The mosque, a converted funeral home, is so small it can’t accommodate worshipers for the best-attended prayers of the week. On Fridays, they pray in the basement of a nearby college athletic center instead.

They also borrow space for marriage ceremonies. And interfaith meetings. And holidays.

“It’s time the community gets its own place,” said Abdulkadir Elmi, a trustee and ex-president of Troy’s Masjid al-Hidaya.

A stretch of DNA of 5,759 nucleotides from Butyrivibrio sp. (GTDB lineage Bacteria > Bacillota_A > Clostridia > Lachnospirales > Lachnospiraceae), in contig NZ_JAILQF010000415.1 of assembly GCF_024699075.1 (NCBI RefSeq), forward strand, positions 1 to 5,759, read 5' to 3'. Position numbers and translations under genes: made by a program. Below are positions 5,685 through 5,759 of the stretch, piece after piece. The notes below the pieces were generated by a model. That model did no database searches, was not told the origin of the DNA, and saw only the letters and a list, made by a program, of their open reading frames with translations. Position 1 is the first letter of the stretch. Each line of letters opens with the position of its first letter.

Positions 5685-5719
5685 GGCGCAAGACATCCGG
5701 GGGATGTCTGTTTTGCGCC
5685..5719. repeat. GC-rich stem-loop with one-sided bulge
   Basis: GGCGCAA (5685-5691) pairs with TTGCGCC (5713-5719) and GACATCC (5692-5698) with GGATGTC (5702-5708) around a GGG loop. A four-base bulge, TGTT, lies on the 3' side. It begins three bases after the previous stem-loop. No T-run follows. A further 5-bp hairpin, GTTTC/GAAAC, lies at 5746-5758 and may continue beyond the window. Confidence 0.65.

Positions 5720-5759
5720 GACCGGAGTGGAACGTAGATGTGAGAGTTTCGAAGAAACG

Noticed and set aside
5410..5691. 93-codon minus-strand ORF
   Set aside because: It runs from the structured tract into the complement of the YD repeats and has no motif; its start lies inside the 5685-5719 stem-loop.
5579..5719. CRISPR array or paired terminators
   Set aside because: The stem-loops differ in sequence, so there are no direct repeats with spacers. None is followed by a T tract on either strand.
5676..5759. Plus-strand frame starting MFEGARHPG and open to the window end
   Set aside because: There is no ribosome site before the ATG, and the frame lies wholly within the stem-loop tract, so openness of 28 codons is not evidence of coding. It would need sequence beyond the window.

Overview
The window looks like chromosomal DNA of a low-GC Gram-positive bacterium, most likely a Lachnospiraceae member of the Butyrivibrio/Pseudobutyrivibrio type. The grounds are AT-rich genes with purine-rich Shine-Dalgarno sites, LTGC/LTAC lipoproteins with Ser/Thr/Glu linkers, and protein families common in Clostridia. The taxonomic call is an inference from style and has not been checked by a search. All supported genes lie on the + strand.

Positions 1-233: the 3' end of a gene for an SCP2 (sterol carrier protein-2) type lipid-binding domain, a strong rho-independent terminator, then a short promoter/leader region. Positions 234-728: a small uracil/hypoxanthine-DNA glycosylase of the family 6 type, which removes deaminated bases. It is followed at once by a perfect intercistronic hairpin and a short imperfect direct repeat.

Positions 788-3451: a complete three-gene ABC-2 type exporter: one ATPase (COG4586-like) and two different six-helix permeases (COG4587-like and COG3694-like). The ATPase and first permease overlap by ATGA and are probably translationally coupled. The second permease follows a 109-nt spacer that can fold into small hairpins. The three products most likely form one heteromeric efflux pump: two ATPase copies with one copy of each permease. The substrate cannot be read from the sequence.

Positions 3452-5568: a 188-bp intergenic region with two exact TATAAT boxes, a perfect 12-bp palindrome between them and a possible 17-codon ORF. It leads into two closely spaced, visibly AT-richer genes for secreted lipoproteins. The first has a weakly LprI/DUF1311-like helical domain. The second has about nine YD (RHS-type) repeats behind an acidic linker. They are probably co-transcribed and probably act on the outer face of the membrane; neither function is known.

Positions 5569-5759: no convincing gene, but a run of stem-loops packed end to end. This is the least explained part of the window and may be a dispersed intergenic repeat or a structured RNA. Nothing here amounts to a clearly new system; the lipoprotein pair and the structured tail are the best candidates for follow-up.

That should start to happen at the end of this month, with a groundbreaking expected for a proper mosque with a dome and two minarets on more than 12 acres in Latham.

It’s a small story about one mosque, but it also reflects a bigger picture of Muslim growth in the area, where you can still count all the mosques on one hand.

Al-Hidaya leaders estimate that up to 6,000 Muslims now live in the Capital Region. That’s perhaps double the population 20 years ago, though the numbers are only rough estimates based on holiday mosque attendance.


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